To further the policy of Mutual Assured Destruction it was important that neither side be able to adequately defend against a nuclear attack. This led to some very strange results. Defensive weapons were seen as destabilizing. Thus, the U.S. and the Soviet Union entered into an anti-ballistic missile treaty in which they agreed to limit the deployment of weapons to defend against a missile attack. Another absurd result was that, in order to prevent either side from developing the capability of destroying the other side’s nuclear deterrent in a first strike, silos for nuclear missiles were hardened so that they could withstand anything except a direct hit, while cities containing millions of people were left totally undefended. While millions were spent on civil defense, everyone knew that the programs would do little to help people in case there was a full-scale nuclear exchange.
During the late 1950s and early 1960s, a number of theoreticians and the media explored the possible effects of nuclear war and the use of nuclear weapons. Edward Teller, a prominent nuclear physicist, was an advocate for developing the hydrogen bomb. Henry Kissinger (later a distinguished U.S. Secretary of State from 1973 – 1977 who won the 1993 Nobel Peace Prize for negotiating an end to the war in Vietnam) suggested that the use of tactical nuclear weapons was an option that decision-makers must consider. Herman Kahn, an author, and Rand Corporation expert, indulged in speculation about the estimated worldwide genetic consequences of fallout from a nuclear war, potential casualties, and even the likelihood of vomiting in fallout shelters after a nuclear blast. Kahn defined the desirable characteristics of a deterrent: frightening, inexorable, persuasive, cheap, non-accident prone, and controllable. (The Dr. Strangelove character is an amalgam of individuals such as the men described above, as well as the prototypical German engineer who worked for the Nazis but after WWII was employed by the U.S. government for his technical expertise.)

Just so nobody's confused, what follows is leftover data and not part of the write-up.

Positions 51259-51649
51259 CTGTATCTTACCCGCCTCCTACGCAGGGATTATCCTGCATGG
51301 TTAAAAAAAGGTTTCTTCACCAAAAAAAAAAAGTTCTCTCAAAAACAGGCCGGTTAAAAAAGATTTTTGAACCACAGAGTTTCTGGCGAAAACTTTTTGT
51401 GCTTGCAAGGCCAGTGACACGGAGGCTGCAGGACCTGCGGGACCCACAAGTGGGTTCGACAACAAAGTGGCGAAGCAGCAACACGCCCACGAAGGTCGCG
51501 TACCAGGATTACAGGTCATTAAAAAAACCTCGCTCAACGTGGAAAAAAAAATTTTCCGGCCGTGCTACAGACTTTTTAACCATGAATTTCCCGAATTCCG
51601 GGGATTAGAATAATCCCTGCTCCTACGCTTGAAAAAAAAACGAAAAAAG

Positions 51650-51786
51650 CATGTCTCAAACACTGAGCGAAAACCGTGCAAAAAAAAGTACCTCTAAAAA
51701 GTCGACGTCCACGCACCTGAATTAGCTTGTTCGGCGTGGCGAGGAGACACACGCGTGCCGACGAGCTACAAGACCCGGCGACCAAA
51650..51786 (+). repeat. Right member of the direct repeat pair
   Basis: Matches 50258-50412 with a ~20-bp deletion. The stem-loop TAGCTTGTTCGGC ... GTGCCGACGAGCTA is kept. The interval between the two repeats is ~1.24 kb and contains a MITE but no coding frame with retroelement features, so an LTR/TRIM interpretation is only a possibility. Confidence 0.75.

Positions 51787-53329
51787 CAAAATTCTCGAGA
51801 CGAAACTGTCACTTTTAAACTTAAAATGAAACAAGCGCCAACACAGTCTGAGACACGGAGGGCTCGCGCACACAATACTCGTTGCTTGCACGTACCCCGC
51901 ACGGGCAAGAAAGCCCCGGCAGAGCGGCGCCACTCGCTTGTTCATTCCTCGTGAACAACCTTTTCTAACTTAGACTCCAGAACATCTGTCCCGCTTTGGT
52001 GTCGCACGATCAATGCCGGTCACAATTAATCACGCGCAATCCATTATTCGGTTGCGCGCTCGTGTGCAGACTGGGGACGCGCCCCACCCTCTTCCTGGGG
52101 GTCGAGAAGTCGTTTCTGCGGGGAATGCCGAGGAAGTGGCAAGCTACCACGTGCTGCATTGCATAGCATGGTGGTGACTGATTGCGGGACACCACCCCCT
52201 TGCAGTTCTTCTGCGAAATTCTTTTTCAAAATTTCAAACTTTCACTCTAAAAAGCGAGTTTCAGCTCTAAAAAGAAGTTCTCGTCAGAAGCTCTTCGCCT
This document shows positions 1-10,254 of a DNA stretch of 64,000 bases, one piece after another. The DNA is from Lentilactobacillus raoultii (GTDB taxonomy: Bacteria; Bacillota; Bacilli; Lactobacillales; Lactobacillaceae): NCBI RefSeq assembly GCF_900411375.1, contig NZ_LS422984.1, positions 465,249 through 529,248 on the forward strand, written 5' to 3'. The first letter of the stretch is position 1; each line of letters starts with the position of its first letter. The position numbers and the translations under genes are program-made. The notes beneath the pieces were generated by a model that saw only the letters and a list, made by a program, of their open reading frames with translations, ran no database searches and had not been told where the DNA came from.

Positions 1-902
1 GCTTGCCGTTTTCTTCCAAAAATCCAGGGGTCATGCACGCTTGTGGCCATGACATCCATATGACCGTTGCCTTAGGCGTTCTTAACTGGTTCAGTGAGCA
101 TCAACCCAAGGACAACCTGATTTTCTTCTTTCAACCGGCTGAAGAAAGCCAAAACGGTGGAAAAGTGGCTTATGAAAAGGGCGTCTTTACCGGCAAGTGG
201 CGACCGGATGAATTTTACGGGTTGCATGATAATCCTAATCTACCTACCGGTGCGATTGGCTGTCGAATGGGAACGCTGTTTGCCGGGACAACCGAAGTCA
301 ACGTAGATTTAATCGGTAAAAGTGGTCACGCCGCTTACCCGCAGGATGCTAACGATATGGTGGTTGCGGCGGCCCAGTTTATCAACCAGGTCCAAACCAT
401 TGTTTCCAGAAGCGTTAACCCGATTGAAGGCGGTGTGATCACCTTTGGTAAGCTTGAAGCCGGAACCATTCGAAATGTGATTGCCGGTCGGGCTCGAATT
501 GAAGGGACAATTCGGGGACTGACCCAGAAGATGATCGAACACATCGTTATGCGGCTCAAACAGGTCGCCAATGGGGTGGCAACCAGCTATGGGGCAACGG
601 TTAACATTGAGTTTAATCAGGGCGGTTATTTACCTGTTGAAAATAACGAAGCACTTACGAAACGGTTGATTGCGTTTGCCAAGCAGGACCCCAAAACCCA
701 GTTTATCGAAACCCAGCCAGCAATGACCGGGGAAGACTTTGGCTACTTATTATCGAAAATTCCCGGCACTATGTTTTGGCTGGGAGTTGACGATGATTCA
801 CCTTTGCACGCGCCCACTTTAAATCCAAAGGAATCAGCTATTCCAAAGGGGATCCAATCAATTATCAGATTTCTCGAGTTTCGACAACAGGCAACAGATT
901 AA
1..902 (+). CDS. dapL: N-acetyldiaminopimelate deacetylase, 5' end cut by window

The concept of the survivable nuclear war was also discussed in the mass media. A U.S. News and World Report cover article entitled “If Bombs Do Fall” discussed plans to allow people to write checks on their bank even if it had been obliterated in a nuclear attack. Another article in the magazine claimed that the survivors of the U.S. atomic bombing of Japan were doing quite well. Life Magazine also had a cover story with the headline “How You Can Survive Fallout, 97 out of 100 Can Be Saved” advising that the best cure for radiation sickness was hot tea or a solution of baking soda. [The last two paragraphs are adapted from Bibliography Entry #4 in the Supplemental Materials.]
Question #3: Give your opinion on the following statement and explain your reasons: Every dollar that the U.S. spends on its nuclear arsenal is wasted and we have better uses for our money to reduce the deficit or provide education or to give healthcare.
The director, Stanley Kubrick, who also wrote the screenplay, to Dr. Strangelove, Or: How I Learned to Stop Worrying and Love the Bomb had read widely about nuclear arms strategy. He originally intended to make a film that was a serious examination of the risks of nuclear war. However, as he tried to imagine the way things would really happen, ideas came to him which he discarded because they were so ludicrous that people would laugh. After a month or so he realized that the ideas he was throwing out were the best and the most truthful. He then switched the tenor of the film from drama to satire and black humor. It says something about the seriousness of the topic of nuclear war that it is so terrifying that it can only be dealt with by laughing at it and at ourselves.
Black humor expresses the “absurdity, insensitivity, paradox, and cruelty of the modern world.” The novels of such writers as Kurt Vonnegut, Thomas Pynchon, John Barth, Joseph Heller, and Philip Roth also contain elements of black humor. (The Columbia Encyclopedia, Sixth Edition. 2001) Black humor has been described as being “pitched at the breaking point where moral anguish explodes into a mixture of comedy and terror, where things are so bad you might as well laugh.” [Morris Dickstein, Gates of Eden: American Culture in the Sixties (New York, Basic Books, 1977) 92 – 127] Dr. Strangelove is probably the prime example of black humor in the film. Remember, “A nuclear war can ruin your whole day.”